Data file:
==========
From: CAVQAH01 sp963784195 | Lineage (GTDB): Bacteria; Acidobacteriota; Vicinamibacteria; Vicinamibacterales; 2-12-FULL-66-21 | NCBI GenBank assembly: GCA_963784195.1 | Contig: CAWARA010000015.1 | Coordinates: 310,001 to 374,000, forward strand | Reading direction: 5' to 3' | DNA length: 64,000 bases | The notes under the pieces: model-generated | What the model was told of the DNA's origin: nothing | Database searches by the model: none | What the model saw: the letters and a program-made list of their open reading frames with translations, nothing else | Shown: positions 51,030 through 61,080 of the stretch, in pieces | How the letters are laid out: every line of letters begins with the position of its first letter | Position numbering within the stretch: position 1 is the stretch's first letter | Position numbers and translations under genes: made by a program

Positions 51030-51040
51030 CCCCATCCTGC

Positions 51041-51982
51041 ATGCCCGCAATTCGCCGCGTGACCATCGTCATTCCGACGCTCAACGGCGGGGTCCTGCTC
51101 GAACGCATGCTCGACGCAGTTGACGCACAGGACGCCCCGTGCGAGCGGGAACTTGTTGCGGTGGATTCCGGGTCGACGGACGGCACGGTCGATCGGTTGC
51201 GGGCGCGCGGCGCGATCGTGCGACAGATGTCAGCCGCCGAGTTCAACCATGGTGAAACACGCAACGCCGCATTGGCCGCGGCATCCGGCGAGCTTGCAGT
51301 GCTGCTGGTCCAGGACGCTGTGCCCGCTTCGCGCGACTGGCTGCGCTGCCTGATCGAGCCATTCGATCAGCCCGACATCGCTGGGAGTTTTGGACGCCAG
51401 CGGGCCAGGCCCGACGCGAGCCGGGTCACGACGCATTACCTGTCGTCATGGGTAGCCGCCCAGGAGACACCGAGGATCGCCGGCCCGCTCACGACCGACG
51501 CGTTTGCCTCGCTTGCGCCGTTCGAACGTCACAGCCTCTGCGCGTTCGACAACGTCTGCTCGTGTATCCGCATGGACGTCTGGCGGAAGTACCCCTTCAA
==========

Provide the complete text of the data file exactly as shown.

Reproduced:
From: CAVQAH01 sp963784195 | Lineage (GTDB): Bacteria; Acidobacteriota; Vicinamibacteria; Vicinamibacterales; 2-12-FULL-66-21 | NCBI GenBank assembly: GCA_963784195.1 | Contig: CAWARA010000015.1 | Coordinates: 310,001 to 374,000, forward strand | Reading direction: 5' to 3' | DNA length: 64,000 bases | The notes under the pieces: model-generated | What the model was told of the DNA's origin: nothing | Database searches by the model: none | What the model saw: the letters and a program-made list of their open reading frames with translations, nothing else | Shown: positions 51,030 through 61,080 of the stretch, in pieces | How the letters are laid out: every line of letters begins with the position of its first letter | Position numbering within the stretch: position 1 is the stretch's first letter | Position numbers and translations under genes: made by a program

Positions 51030-51040
51030 CCCCATCCTGC

Positions 51041-51982
51041 ATGCCCGCAATTCGCCGCGTGACCATCGTCATTCCGACGCTCAACGGCGGGGTCCTGCTC
51101 GAACGCATGCTCGACGCAGTTGACGCACAGGACGCCCCGTGCGAGCGGGAACTTGTTGCGGTGGATTCCGGGTCGACGGACGGCACGGTCGATCGGTTGC
51201 GGGCGCGCGGCGCGATCGTGCGACAGATGTCAGCCGCCGAGTTCAACCATGGTGAAACACGCAACGCCGCATTGGCCGCGGCATCCGGCGAGCTTGCAGT
51301 GCTGCTGGTCCAGGACGCTGTGCCCGCTTCGCGCGACTGGCTGCGCTGCCTGATCGAGCCATTCGATCAGCCCGACATCGCTGGGAGTTTTGGACGCCAG
51401 CGGGCCAGGCCCGACGCGAGCCGGGTCACGACGCATTACCTGTCGTCATGGGTAGCCGCCCAGGAGACACCGAGGATCGCCGGCCCGCTCACGACCGACG
51501 CGTTTGCCTCGCTTGCGCCGTTCGAACGTCACAGCCTCTGCGCGTTCGACAACGTCTGCTCGTGTATCCGCATGGACGTCTGGCGGAAGTACCCCTTCAA